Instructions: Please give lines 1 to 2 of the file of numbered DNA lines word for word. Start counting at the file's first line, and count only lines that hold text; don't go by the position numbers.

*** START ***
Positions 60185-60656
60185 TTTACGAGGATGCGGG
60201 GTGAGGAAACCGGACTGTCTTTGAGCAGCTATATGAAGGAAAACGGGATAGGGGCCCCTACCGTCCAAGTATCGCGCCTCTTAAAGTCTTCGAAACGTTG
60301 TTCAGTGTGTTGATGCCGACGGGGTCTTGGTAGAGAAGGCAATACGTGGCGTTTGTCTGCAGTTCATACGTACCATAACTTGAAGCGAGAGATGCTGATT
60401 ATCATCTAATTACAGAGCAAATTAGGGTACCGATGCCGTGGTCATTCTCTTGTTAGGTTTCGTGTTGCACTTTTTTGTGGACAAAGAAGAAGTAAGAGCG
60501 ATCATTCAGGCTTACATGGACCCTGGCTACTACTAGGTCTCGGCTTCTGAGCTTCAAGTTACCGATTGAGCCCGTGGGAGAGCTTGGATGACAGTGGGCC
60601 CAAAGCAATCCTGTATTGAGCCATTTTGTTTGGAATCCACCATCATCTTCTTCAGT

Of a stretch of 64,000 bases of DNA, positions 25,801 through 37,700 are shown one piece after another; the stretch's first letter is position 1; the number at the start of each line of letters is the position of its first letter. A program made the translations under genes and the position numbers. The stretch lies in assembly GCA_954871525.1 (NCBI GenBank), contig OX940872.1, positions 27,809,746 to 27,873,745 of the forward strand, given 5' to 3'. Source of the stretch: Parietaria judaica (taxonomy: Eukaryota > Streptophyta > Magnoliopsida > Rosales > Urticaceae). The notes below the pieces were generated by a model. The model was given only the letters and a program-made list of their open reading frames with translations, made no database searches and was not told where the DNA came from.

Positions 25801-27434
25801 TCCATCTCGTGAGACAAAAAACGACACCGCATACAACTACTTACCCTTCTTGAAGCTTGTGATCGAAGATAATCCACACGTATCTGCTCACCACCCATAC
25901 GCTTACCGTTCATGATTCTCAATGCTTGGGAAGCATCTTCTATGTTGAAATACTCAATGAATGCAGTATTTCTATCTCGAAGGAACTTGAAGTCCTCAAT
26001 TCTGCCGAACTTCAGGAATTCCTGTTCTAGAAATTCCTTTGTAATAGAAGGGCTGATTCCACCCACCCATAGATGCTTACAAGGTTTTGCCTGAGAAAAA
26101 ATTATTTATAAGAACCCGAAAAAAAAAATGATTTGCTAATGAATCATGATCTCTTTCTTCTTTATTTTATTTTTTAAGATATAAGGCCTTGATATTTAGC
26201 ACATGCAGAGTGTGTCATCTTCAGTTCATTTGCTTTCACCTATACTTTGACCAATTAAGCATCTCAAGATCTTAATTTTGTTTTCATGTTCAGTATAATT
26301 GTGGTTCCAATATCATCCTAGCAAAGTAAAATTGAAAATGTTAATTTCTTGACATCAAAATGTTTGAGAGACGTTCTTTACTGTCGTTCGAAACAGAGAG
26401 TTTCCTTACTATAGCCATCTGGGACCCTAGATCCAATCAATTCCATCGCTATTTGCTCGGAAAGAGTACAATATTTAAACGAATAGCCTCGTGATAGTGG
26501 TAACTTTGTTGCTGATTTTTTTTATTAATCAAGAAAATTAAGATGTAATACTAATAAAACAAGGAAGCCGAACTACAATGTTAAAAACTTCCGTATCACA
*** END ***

Positions 60185-60656
60185 TTTACGAGGATGCGGG